As part of our longstanding relationship with SBIFF, we’ve already watched more than one-third of the 208 films being screened during SBIFF 2016. Many of those are featured in our fifth annual Meet the Makers magazine (published in 18,000 copies of this paper and available at most SBIFF venues) and online in our Filmmaker Interview series at independent.com/SBIFF. From those screenings, these are the 30 feature-length films we’ve enjoyed the most, in alphabetical order.
25 April: A beautifully rendered documentary that uses graphic-novel-style animation to tell the true stories of six Australian and New Zealand Army Corps (ANZAC) soldiers who fought in WWI’s ill-fated Gallipoli campaign.
Against Your Will: The story of Gil and Esther Alexander, who lost two of their sons to suicide and are working to raise awareness around mental health in Israel’s kibbutzim, where suicide is a growing epidemic.
Amerika: The Czech tradition of tramping re-creates the American West’s ideal of freedom by camping with friends in the middle of Central European forests, and this doc examines the dying traditions.
Being George Clooney: A fascinating, charming film that reveals the men and women who dub the voices of American movie stars in countries including Italy, France, Turkey, and Brazil, it’s for film dubbers what Twenty Feet from Stardom is for back-up singers.
Bizarre: A Circus Story: This is a documentary on circus act pioneer Master Lu Yi and the lives of the many entertainers and circus performers his teachings have touched.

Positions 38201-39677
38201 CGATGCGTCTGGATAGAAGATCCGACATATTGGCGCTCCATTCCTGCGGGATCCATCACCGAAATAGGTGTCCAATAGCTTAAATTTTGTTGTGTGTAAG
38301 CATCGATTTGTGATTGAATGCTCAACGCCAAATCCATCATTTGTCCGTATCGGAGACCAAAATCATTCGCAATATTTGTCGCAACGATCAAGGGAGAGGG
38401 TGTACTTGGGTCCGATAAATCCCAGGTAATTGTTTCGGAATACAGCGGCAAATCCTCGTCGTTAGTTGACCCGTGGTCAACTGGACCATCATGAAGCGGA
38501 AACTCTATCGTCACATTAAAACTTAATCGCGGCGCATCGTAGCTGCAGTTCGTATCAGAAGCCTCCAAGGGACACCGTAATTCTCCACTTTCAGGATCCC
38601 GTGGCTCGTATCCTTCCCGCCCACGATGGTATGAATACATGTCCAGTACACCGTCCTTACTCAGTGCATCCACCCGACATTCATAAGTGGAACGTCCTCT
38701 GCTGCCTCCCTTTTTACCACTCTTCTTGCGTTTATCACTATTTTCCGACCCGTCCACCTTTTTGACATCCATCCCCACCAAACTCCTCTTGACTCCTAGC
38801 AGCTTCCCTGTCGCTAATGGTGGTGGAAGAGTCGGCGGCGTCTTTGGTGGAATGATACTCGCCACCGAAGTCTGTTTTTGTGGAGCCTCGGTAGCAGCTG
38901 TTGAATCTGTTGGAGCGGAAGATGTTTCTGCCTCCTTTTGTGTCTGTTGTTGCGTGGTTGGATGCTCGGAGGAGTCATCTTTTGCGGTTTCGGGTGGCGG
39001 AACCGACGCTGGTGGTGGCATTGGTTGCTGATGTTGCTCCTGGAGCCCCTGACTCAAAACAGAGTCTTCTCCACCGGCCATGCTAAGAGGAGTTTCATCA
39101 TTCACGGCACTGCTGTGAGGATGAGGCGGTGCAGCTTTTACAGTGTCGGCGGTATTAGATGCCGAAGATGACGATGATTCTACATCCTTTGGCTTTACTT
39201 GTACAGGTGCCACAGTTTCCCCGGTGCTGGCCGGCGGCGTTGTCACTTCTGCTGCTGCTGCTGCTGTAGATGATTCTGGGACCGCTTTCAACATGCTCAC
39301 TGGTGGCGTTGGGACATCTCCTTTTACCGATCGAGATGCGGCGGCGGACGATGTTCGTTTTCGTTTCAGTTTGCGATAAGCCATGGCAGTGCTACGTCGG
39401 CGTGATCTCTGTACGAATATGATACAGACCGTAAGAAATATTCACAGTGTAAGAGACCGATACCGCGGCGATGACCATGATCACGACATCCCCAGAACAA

The Champions: This doc looks at what happened to the animals in football superstar Michael Vick’s brutal dog-fighting ring, and the life-saving efforts of animal sanctuaries to take these pit bulls from rescue to rehabilitation.
City of Gold: Jonathan Gold’s food writing is so impressive that the former L.A. Weekly and current L.A. Times critic even won a Pulitzer Prize in 2007. This explores the daily life of Gold, whose articles weave together the various cultures and experiences that make Los Angeles a fascinatingly diverse metropolis.
Craft: The California Beer Documentary: Never before has such an exhaustive, wide-ranging documentary been made about craft brew in California. This interviews every big name, covers every topic you can imagine, and leaves no sudsy stone unturned.
Crossing Bhutan: This doc follows a team of adventurers, sponsored by Bhutan’s Olympic committee, as they hike and bike across the mountainous kingdom, where no one wants to harm the country’s Gross National Happiness levels.
Fire Birds: This suspenseful, culturally insightful feature film from Israel follows a detective who tries to figure out why an elderly man with a mysterious identity, and an apparent Holocaust survivor, was killed and tossed in the sea.